6. Make a note of the pressure gauge reading.

7. Compare your readings to specification in your repair manual.

* If your gauge reading is lower than the specification while the engine is running (pressure goes down quickly or after a few minutes, or doesn't build up), you'll need to check the fuel pump (failing to pump at the adequate rate), fuel filter (restricted or clogged), or the anti-drain valve (failed—draining fuel back into the fuel tank) on the fuel pump assembly. Continue reading.

* If fuel pressure begins to drop soon after shutting off the engine, you probably have a leaking injector, a leaking anti-drain valve in the fuel pump assembly or problems with the FPR itself.

* When you detect low pressure and you have not changed the fuel filter in more than a year (or at the interval suggested in your car owner's manual), it is a good idea to replace the filter, and repeat the test again. A clogged or partially clogged filter may be your problem. After installing a new fuel filter, if pressure is still too low or system looses pressures after shutting off the engine, head over to the next section Testing for Maximum Pressure.

* If your gauge reading goes above specification and you know the vacuum line is in good condition, properly connected and not clogged, most likely your FPR is to blame.

REMINDER - Fuel Filter Replacement

When you fail to replace a fuel filter at the recommended car manufacturer intervals, trapped particles will begin to clog the filter, which causes fuel pressure to drop and damage to the fuel pump as well. So it's more cost effective to service the fuel filter at regular intervals.

III. Testing for Maximum Pressure

You want to do this test if your previous test showed low fuel system pressure after shutting off the engine. The test may help locate the point of failure, provided your fuel filter is not clogged or due for replacement.

This particular test is similar to the previous. You'll use your fuel pressure gauge. But this time, you'll try to locate the likely source for low fuel system pressure.

1. Connect the fuel pressure gauge to the fuel system as you did in the previous section.

2. Now, place a rag over the fuel incoming line (hose) and another rag over the fuel return line (hose). If you need more help to locate these lines, consult the repair manual for your particular vehicle model.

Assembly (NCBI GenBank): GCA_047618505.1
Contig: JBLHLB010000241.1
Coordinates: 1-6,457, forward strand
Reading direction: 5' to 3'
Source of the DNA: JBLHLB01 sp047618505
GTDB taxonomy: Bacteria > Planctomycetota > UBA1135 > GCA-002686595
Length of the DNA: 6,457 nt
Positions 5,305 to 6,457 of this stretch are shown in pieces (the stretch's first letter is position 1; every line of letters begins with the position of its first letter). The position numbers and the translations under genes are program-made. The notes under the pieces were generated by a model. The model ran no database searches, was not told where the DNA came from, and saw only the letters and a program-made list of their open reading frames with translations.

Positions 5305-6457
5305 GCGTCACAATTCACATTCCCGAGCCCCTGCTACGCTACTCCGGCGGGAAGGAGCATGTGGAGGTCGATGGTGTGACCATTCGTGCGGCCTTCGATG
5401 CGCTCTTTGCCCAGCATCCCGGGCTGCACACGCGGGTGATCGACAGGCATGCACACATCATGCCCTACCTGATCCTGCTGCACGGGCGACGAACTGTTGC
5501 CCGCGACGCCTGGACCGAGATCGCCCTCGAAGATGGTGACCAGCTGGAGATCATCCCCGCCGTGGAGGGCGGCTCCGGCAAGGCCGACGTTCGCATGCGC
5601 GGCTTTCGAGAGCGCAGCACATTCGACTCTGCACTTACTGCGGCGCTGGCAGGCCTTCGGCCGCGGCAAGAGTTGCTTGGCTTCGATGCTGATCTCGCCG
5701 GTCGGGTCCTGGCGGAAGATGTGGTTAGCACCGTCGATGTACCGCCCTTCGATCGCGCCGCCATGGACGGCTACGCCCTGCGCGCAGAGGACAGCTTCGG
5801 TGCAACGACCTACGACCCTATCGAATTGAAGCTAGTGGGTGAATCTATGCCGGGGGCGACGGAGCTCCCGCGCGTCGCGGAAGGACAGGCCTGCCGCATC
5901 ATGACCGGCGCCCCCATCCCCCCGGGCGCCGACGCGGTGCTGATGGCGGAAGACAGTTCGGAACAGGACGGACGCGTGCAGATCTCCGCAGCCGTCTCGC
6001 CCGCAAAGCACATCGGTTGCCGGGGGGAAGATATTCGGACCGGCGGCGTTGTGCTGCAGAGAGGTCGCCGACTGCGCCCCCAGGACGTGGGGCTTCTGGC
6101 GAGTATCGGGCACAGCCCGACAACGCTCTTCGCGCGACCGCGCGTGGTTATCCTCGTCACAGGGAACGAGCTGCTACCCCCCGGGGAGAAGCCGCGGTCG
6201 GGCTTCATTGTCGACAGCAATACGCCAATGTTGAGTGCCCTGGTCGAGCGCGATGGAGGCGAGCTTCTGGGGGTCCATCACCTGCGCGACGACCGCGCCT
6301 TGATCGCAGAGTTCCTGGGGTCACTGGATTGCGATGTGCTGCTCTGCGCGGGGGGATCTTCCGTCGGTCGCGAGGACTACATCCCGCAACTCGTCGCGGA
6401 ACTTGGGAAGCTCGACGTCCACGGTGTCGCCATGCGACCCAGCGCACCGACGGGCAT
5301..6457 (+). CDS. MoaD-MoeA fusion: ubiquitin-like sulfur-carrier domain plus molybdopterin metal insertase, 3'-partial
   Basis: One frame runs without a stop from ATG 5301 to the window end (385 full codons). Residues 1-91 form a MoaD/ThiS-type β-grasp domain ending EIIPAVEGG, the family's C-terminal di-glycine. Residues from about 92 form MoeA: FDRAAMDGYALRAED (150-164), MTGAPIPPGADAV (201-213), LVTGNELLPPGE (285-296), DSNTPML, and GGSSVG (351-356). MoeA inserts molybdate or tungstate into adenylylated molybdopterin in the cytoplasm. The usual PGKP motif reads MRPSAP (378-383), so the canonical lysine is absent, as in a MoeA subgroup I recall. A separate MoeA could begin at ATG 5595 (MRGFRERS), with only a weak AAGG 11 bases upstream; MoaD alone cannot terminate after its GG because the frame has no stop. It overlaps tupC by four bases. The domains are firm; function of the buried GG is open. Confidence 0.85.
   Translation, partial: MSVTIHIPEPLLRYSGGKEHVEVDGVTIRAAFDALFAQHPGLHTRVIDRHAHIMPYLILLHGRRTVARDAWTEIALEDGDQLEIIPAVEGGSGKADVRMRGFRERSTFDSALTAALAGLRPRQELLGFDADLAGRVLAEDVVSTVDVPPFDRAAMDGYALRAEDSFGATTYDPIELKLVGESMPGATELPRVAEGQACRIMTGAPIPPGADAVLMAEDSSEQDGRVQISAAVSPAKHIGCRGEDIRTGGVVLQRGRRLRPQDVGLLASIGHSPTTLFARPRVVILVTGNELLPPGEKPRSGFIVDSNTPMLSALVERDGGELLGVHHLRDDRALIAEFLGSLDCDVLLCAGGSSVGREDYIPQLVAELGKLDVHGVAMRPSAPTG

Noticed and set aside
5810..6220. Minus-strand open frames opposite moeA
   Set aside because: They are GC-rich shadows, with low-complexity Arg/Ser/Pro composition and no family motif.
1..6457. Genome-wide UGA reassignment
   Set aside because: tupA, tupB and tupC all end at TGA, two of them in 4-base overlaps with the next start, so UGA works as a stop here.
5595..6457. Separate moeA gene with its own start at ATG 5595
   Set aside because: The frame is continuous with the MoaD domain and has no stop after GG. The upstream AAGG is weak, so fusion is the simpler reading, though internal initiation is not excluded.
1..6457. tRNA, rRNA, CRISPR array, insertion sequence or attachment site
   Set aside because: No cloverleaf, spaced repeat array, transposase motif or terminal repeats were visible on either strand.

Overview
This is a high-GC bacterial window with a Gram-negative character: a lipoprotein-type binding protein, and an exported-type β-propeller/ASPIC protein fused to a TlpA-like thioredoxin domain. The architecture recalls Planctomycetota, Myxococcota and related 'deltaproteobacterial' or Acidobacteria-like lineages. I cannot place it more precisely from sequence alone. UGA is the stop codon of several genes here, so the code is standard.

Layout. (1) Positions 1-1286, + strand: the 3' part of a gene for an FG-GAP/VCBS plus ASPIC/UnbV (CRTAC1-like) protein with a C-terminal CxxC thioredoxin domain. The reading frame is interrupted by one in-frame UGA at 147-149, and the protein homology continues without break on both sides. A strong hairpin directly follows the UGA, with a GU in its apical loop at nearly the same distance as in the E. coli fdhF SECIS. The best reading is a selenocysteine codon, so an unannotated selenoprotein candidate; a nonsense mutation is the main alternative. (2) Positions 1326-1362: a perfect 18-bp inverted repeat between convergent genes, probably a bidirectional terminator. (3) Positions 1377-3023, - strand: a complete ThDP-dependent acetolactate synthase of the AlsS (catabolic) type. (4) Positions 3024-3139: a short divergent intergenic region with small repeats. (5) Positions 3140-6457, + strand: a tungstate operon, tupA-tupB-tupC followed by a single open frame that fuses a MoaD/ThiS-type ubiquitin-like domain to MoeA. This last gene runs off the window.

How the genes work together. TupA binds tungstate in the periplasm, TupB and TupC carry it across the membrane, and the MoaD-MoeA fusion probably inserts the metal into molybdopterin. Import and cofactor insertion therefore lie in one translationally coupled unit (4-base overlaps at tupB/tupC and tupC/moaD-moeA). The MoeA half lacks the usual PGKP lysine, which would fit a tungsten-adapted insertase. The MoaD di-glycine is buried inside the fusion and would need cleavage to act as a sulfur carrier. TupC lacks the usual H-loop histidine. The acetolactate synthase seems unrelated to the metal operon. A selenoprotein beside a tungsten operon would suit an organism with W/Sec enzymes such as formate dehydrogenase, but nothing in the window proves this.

3. Have an assistant start the engine, let it idle for a minute, and then turn it off.

4. As the engine turns off, use a pair of slip joint or vise grip pliers to squeeze and block the incoming and return lines. The rag should be between the pliers and fuel line to prevent damage to the hose.

5. Note the fuel pressure gauge reading for a few minutes.

* If pressure remains steady, your fault if probably in the fuel pump anti-drain valve.

* If pressure still drops, you have either a leaking fuel injector or bad FPR.

Check the video at the start of this section so that you have an idea how to do a maximum pressure test.

WARNING - Fuel Pressure

If you need to replace the fuel pressure regulator—or whenever you need to disconnect any part of the fuel system—relieve fuel system pressure before beginning to work on the system. Fuel pressure on some models can reach up to 60 psi (414 kPa). This means fuel can suddenly discharge with force, even with the engine off, and injure your eyes. Consult the service manual for your particular vehicle make and model for the proper way to bleed off system pressure on your car.

A bad fuel pump may cause low pressure.
A bad fuel pump may cause low pressure. | Source

As you can see, testing a fuel pressure regulator can be a simple process. With the help of a pressure gauge, a fairly inexpensive tool, you can find out if you need to replace the regulator, or concentrate on other components or systems. If you need to replace the regulator head over to How to Replace a Fuel Pressure Regulator, where you'll find the steps to install a new one. Most of the time, though, you'll learn that the root cause is a device in need of maintenance. And often, you can replace a failed or worn out component yourself and save some money over paying a repair shop.

Test Your Knowledge of FPRs